To examine the relative association between daily change in pain, fatigue, depressed mood, and cognitive function, and four outcomes (positive affect and well-being, ability to participate in social roles and activities, upper extremity (UE) functioning, and lower extremity (LE) functioning).
Repeated-measures observational study including a baseline lab visit, followed by seven days of home monitoring that included ecological momentary assessment (EMA) of symptoms (pain, fatigue, depressed mood, and cognitive function) and end-of-day diary surveys of outcomes of interest. Multilevel mixed models were used to test study hypotheses.
Ambulatory adults (n=102) with MS recruited through [masked] and the surrounding community.
Main Outcome Measure(s)
Customized short-forms of the Neuro-QOL Positive Affect and Well-Being, Upper Extremity Functioning, and Lower Extremity Functioning item banks and the PROMIS Ability to Participate in Social Roles and Activity item banks, adapted for daily use and administered as end-of-day diaries.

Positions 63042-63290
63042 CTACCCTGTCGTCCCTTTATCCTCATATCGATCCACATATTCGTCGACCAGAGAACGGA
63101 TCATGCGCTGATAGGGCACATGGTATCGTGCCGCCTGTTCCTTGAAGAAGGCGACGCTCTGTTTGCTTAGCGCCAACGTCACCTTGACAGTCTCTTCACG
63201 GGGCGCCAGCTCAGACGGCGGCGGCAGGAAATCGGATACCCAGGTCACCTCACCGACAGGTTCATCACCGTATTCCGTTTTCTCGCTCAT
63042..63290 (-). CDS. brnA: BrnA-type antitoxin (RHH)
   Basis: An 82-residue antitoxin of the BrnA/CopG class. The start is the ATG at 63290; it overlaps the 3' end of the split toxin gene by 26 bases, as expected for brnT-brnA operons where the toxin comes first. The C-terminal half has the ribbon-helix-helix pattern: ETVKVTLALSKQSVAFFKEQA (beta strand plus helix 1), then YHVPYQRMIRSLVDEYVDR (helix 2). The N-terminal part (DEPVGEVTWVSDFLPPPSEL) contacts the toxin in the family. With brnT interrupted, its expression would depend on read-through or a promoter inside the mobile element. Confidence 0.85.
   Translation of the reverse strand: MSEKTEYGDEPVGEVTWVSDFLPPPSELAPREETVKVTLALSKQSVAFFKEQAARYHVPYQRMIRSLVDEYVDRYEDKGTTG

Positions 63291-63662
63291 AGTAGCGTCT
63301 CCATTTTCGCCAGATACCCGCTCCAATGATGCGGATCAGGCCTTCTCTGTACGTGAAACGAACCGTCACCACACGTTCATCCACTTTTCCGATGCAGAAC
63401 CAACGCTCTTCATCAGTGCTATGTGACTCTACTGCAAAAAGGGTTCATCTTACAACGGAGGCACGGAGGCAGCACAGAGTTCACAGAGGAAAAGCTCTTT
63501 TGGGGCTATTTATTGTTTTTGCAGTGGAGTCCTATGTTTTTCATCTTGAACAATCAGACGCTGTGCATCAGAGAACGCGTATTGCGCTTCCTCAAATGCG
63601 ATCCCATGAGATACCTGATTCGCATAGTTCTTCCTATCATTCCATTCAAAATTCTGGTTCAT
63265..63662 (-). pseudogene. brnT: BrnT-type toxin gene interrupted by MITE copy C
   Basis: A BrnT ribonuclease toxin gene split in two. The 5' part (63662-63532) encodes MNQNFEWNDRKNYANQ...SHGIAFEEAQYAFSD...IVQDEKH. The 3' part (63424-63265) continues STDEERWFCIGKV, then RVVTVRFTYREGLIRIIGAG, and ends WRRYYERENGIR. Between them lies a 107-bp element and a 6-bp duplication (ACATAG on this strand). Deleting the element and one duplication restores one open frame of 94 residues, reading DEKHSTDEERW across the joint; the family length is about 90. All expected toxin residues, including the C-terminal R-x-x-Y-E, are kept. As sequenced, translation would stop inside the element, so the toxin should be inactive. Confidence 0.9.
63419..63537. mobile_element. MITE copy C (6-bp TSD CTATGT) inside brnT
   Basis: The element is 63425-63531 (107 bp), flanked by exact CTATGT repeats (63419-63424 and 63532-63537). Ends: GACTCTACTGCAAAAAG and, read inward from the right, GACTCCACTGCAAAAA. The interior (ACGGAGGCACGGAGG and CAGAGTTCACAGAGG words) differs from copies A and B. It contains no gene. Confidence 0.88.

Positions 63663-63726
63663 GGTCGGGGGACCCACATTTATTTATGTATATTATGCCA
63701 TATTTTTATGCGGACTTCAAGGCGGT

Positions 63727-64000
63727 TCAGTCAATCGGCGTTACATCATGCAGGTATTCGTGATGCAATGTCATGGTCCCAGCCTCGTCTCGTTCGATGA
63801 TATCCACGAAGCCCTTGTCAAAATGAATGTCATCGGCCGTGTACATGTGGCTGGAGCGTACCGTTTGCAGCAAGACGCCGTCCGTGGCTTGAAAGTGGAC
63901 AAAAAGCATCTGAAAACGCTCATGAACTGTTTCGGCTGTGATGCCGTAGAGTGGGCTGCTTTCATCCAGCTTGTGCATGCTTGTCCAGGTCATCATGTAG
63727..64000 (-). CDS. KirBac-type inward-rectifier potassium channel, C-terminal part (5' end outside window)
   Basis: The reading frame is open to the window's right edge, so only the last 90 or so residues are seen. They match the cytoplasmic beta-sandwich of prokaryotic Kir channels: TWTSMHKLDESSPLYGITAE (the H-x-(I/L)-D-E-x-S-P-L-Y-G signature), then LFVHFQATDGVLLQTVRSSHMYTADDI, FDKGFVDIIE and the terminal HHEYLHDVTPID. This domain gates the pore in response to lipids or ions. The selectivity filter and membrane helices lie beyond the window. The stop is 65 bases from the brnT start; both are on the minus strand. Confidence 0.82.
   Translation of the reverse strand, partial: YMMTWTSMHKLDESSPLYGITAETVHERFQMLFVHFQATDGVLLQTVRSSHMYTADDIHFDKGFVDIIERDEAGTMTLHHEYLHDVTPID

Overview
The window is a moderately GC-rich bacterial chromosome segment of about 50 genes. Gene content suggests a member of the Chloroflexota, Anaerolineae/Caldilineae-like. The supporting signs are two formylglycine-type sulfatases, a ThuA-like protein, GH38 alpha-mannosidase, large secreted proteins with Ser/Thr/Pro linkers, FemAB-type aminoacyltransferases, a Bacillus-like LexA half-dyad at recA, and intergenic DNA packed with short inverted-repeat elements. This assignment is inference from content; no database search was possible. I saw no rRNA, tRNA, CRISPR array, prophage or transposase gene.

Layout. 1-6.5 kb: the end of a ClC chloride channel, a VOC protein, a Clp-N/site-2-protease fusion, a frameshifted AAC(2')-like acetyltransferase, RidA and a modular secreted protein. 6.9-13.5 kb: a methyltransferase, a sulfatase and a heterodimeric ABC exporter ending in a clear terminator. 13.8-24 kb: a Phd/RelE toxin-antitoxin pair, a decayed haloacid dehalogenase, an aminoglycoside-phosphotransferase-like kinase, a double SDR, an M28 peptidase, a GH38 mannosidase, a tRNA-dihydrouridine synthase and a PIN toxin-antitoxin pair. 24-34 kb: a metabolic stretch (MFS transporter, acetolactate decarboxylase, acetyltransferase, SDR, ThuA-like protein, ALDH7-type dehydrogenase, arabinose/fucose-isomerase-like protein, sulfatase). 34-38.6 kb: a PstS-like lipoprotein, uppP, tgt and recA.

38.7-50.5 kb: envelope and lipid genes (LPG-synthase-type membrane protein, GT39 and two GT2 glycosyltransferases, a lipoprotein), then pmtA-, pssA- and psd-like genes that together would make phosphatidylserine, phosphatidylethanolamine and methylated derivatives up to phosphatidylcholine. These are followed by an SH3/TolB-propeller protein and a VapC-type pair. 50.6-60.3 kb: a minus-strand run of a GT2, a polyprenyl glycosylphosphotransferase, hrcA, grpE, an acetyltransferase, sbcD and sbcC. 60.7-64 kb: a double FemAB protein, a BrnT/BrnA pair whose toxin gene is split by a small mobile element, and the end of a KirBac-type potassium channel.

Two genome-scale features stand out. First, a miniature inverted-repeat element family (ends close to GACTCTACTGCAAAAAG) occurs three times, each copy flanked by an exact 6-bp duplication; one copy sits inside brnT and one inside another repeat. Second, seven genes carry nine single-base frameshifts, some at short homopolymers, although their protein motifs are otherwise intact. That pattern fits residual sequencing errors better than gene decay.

Above and beyond the effects of demographic and clinical covariates, daily pain was associated with three of the four outcomes; days of higher pain were related to lower same-day social participation (B=−1.00, p=0.002), UE functioning (B=−1.04, p=0.01), and LE functioning (B=−0.71, p=0.04). Daily fatigue and depressed mood were independently related to daily positive affect and well-being; days of worse fatigue (B=−0.54, p=0.006) and depressed mood (B=−1.17, p<0.0001) were related to lower same-day well-being.
Results demonstrate the role of fluctuations in symptoms in daily functioning and quality of life of individuals with MS. Daily increases in pain intensity are related to social and physical functioning, whereas increases in fatigue and depressed mood is related to daily lower levels of well-being. Findings implicate a person-centered approach to monitoring and treating symptoms.